Summary: In this tutorial, we will learn to update a table in MySQL using the UPDATE TABLE statement.

Introduction to MySQL UPDATE statement

The UPDATE statement in MySQL updates existing records (rows) of a table in the database.

Using the statement, we can easily update one or more columns of single or multiple rows of a MySQL table.

The general syntax of the MySQL UPDATE statement is:

UPDATE [LOW_PRIORITY] [IGNORE] table_name
    SET 
    column_name_1 = value_1,
    column_name_2 = value_2,
    ...
    [WHERE where_condition]
    [ORDER BY ...]
    [LIMIT row_count];

Note: The syntaxes within the square brackets are optional.

The above statement updates the records of the specified columns of the table table_name, where:

  • the WHERE clause, if specified, identifies the rows that needs to be updated,
  • the ORDER BY clause, if specified, decides the order in which the rows will be updates,
  • and the LIMIT clause, if specified, places a limit on the number of rows that can be updated.

The LOW_PRIORITY and IGNORE are the optional modifiers for the SQL update statement.

The LOW_PRIORITY modifier delays the execution of the statement until no other clients are reading from the same table, whereas the IGNORE modifier forces the update statement to execute even if errors occur during the update.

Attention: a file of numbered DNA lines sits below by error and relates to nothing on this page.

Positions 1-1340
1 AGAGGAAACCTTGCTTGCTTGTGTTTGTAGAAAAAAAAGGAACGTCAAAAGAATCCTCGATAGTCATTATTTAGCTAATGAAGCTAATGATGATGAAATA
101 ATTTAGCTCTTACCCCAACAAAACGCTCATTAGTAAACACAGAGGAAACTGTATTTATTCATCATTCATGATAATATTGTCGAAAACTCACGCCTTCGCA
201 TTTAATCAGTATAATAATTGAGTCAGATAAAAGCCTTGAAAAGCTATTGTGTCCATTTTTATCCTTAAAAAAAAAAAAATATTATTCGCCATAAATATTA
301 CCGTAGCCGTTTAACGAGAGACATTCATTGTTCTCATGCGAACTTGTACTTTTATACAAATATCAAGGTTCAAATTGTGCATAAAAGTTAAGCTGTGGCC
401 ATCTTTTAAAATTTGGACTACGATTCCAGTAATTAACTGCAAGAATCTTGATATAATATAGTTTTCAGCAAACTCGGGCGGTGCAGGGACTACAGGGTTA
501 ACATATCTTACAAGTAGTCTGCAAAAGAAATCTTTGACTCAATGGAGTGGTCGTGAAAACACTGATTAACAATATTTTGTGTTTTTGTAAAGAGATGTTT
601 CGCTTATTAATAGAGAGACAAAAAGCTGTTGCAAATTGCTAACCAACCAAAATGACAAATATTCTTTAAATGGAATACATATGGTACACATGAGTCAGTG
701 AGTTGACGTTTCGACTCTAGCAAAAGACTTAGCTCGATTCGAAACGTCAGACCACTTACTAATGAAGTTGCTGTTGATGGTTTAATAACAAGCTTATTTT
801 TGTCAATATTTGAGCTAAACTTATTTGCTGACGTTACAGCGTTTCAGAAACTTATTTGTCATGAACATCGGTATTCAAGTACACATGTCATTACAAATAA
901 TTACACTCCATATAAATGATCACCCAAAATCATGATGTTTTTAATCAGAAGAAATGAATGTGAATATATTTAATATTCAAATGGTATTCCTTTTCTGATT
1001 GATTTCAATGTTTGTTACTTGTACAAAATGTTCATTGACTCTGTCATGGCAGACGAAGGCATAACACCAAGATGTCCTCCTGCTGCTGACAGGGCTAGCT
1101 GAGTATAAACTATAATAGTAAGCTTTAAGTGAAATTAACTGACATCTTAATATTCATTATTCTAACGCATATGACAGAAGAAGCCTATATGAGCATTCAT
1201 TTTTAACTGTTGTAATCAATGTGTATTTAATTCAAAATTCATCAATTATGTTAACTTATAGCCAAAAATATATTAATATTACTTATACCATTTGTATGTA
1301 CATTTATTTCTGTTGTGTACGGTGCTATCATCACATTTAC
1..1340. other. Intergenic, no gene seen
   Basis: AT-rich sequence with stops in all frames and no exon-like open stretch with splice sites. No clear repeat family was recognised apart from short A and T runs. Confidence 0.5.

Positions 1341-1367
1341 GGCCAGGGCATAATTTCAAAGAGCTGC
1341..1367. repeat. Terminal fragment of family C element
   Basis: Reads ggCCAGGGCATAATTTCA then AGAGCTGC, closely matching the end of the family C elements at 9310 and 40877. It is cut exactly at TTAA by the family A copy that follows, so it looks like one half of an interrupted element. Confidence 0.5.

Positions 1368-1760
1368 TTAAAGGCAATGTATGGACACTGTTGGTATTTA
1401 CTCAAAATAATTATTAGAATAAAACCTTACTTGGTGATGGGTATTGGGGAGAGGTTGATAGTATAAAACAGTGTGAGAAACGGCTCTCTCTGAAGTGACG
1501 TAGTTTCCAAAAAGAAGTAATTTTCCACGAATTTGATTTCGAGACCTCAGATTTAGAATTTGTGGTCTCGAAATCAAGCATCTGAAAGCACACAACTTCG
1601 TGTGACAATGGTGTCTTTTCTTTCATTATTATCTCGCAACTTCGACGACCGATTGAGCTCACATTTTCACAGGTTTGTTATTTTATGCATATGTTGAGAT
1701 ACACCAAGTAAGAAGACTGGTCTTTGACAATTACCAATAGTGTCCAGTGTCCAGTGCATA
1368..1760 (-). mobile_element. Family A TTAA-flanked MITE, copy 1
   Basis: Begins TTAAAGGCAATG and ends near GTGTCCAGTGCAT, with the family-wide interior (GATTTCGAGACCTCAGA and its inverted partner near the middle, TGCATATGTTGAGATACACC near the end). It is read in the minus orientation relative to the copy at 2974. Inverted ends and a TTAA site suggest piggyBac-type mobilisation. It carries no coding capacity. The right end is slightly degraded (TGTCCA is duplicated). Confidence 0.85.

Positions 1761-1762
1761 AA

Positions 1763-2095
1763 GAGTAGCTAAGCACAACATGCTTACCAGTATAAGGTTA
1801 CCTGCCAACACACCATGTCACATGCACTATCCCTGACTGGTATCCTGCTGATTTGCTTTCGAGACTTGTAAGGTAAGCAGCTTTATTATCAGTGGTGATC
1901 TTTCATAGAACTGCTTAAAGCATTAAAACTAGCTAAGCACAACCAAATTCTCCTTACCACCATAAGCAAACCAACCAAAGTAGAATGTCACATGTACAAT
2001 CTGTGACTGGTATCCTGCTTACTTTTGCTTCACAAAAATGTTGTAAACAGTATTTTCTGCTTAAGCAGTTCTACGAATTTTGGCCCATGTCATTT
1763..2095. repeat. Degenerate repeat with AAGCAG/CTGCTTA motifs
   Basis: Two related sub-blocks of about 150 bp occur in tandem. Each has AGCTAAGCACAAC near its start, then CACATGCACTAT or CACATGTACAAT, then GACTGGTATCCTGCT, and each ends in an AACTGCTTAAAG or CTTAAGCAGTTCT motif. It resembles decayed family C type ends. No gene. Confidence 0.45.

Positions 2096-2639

MySQL UPDATE Examples

Let’s say the users table in the database has the following entries:

idnamecity
1JamesNew York
2TonyDelhi
3ChrisDubai
users

If we have to update the city of Chris then the update statement for it will be as follows:

UPDATE users
    SET 
    city = 'London'
    WHERE name = 'Chris';

After the execution the users table will look like this:

idnamecity
1JamesNew York
2TonyDelhi
3ChrisLondon
users

Similarly, if we want to update both name and city of a user, we need to select the user by id.

UPDATE users
    SET 
    name = 'Tom'
    city = 'Oman'
    WHERE id = 1;
idnamecity
1TomOman
2TonyDelhi
3ChrisLondon
users

If we don’t specify the where clause, all rows of the users table will be updated.

UPDATE users
    SET 
    city = 'Delhi';
idnamecity
1Tom Delhi
2TonyDelhi
3Chris Delhi
users

Conclusion

The UPDATE statement in MySQL is used to update one or more columns of single or multiple rows in a table.

Because it modifies data in the table, it is a DML (Data Manipulation Language) statement.

Adarsh Kumar

I am an engineer by education and writer by passion. I started this blog to share my little programming wisdom with other programmers out there. Hope it helps you.

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